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Black, deaf Americans face extra obstacles when dealing with police

Janaee Cobbs pulled over on the side of Interstate 84 near the Idaho-Oregon border about 4 a.m. in March 2019. Two police officers approached and began questioning Cobbs, who is Black, as she kept her hands firmly planted on the steering wheel.

Her heart was thumping. The 29-year-old had never been pulled over before. Childhood warnings reverberated through her mind: Cobbs’ parents always had urged her to let adults communicate with law enforcement. Cobbs not only faces systemic racism as a Black person, but she also identifies as lesbian and deaf — and so she contends with an added plethora of institutional barriers when dealing with police.

Cobbs pointed to her ears and began communicating in American Sign Language (ASL), hoping the officers would realize she is deaf. But they continued to speak. Only after about three minutes did they appear to catch on, according to Cobbs’ recollection of the incident.  

(Editor’s note: In the photo above, Joseph Hill, an associate professor at the National Technical Institute for the Deaf, demonstrates the sign for “Black.’’ The frame is from an American Sign Language Youtube video.)

Then through notes in written English, the police said they had received a call that Cobbs had stolen gasoline. Puzzled, Cobbs replied that she had stopped for gas minutes earlier, but hadn’t heard the clicking sound to signal a full tank. The teacher, who lives in the San Francisco Bay Area, noticed that liquid had spilled — so she cleaned it up before leaving, according to Cobbs.

The officers told her Oregon has laws against self-serve pumping, and asked her what she was doing in the state. They seemed to be “sizing me up,” Cobbs said in an interview. Frightened, Cobbs explained she was on a road trip and apologized for the confusion before she was allowed to go.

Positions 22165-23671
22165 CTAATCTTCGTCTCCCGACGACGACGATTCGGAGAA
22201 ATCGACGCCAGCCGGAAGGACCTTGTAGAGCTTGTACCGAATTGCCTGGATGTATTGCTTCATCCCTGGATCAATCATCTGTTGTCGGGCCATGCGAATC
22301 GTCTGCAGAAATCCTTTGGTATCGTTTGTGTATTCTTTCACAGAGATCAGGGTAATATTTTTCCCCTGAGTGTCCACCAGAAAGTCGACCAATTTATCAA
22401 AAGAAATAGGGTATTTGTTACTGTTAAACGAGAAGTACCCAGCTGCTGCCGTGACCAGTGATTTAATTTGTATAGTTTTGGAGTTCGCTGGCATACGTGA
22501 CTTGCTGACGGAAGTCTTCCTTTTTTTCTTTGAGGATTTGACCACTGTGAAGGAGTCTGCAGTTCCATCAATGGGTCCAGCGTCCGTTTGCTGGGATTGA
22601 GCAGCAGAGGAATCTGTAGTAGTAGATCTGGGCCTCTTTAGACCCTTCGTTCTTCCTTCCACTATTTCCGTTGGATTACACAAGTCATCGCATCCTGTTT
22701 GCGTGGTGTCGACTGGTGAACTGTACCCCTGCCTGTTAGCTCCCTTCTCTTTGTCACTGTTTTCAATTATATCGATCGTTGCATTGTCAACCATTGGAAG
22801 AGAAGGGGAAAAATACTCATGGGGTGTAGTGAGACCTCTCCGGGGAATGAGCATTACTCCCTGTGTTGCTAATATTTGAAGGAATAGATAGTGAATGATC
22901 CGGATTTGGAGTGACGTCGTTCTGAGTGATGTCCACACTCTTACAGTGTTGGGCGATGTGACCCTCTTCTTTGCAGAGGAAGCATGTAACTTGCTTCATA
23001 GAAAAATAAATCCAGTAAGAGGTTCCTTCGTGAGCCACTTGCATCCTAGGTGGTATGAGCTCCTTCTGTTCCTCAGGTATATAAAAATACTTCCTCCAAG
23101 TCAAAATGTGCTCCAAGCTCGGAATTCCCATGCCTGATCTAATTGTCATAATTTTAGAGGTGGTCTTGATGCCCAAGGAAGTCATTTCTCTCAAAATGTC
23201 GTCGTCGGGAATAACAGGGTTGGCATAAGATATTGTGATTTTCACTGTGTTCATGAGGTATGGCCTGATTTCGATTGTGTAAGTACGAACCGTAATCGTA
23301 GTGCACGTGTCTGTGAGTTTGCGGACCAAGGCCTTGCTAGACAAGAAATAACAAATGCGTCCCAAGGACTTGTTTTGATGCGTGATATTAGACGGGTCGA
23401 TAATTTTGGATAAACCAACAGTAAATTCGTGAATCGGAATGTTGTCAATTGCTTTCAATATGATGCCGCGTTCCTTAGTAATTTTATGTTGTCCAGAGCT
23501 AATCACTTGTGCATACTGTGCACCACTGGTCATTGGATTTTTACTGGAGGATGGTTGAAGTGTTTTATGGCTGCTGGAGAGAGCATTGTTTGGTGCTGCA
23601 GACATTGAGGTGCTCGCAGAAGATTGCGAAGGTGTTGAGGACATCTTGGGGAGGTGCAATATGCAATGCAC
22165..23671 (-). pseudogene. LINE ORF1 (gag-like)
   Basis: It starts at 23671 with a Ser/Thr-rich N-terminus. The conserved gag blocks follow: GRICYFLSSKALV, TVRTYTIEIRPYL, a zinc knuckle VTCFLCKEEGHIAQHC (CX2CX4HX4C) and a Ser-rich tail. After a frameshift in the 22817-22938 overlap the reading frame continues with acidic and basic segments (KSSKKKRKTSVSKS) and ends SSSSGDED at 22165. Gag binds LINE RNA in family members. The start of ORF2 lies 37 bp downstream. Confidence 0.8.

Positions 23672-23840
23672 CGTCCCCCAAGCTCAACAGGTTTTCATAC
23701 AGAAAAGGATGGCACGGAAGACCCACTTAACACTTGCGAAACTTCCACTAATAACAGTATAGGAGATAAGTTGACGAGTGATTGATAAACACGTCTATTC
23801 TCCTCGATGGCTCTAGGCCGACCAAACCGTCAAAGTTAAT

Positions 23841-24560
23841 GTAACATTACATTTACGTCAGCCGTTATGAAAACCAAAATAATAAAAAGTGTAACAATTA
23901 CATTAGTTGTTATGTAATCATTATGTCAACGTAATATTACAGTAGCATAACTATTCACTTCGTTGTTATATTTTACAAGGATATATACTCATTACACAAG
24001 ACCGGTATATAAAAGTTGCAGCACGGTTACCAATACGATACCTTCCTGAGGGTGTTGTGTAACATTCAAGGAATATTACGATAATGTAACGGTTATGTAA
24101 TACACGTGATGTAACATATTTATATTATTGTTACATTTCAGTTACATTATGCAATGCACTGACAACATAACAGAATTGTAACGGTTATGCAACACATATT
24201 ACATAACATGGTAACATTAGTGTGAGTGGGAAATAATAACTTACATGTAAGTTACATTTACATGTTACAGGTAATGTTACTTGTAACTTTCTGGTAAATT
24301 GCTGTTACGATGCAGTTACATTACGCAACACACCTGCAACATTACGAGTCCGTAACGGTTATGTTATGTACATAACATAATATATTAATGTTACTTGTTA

She drove home toward California on high alert, replaying the incident. She had grown to expect white people to call the cops on her. But she also knew she was lucky, because all too often, encounters between police and deaf and hard of hearing individuals end in violence. 

Janaee Cobbs

Cobbs is just one of the Black, deaf Americans who navigate a minefield of obstacles when dealing with police. (Experts say there is no reliable statistic tracking the number of Black, deaf individuals in the U.S.) Although the Americans With Disabilities Act requires officers to provide “reasonable accommodations” for deaf and hard of hearing people, experts say police often fail to recognize that a person cannot hear. As a result, deaf and hard of hearing people must worry about officers misinterpreting basic behaviors. Cops might assume people are reaching for a gun when they are reaching for a notepad, for example, or perceive rapid sign language as threatening movement and respond with force.

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“Any attempts to communicate with the police officer may be assumed as resisting arrest,” said Joseph Hill, an associate professor at the National Technical Institute for the Deaf, who is Black and deaf. 

Officers may presume that deaf and hard of hearing people are defiant when they don’t respond to oral commands delivered outside of their line of sight. But they may not even be aware of an officer’s approach. There is “an assumption that a verbal warning is going to get a person’s attention,” said Elizabeth Waldrop, a certified ASL interpreter who uses they/them pronouns.  “Our world functions from a hearing person’s point of view.” 

This dynamic immediately puts deaf and hard of hearing people on the defensive, they said. 

From the get-go, people like Cobbs must dissolve suspicion. She recalls the medley of concerns that sprung to mind during her Oregon stop: First, she didn’t reach for her license and registration to make it clear that she couldn’t hear orders the officers might be issuing. In addition, she communicated slowly to ensure her movements wouldn’t appear aggressive. She also feared the officers would mistake sign language for gang symbols because she’s Black, she said.

Hill echoes this sentiment: “(Police) first will see me as a Black person.”

Protections embedded in law